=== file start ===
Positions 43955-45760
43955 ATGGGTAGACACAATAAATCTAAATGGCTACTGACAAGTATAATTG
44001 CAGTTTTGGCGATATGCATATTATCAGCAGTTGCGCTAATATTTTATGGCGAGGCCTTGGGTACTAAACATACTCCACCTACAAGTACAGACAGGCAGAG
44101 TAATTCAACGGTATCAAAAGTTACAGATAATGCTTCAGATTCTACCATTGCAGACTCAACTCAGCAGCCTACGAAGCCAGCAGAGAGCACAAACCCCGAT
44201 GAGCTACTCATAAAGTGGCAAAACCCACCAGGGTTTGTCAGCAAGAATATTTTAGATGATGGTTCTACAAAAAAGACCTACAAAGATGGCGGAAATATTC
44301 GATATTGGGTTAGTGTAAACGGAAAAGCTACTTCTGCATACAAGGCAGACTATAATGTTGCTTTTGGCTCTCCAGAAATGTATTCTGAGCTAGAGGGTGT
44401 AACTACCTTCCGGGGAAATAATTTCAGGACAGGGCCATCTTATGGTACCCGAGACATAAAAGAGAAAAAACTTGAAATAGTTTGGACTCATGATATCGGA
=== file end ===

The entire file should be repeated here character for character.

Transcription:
Positions 43955-45760
43955 ATGGGTAGACACAATAAATCTAAATGGCTACTGACAAGTATAATTG
44001 CAGTTTTGGCGATATGCATATTATCAGCAGTTGCGCTAATATTTTATGGCGAGGCCTTGGGTACTAAACATACTCCACCTACAAGTACAGACAGGCAGAG
44101 TAATTCAACGGTATCAAAAGTTACAGATAATGCTTCAGATTCTACCATTGCAGACTCAACTCAGCAGCCTACGAAGCCAGCAGAGAGCACAAACCCCGAT
44201 GAGCTACTCATAAAGTGGCAAAACCCACCAGGGTTTGTCAGCAAGAATATTTTAGATGATGGTTCTACAAAAAAGACCTACAAAGATGGCGGAAATATTC
44301 GATATTGGGTTAGTGTAAACGGAAAAGCTACTTCTGCATACAAGGCAGACTATAATGTTGCTTTTGGCTCTCCAGAAATGTATTCTGAGCTAGAGGGTGT
44401 AACTACCTTCCGGGGAAATAATTTCAGGACAGGGCCATCTTATGGTACCCGAGACATAAAAGAGAAAAAACTTGAAATAGTTTGGACTCATGATATCGGA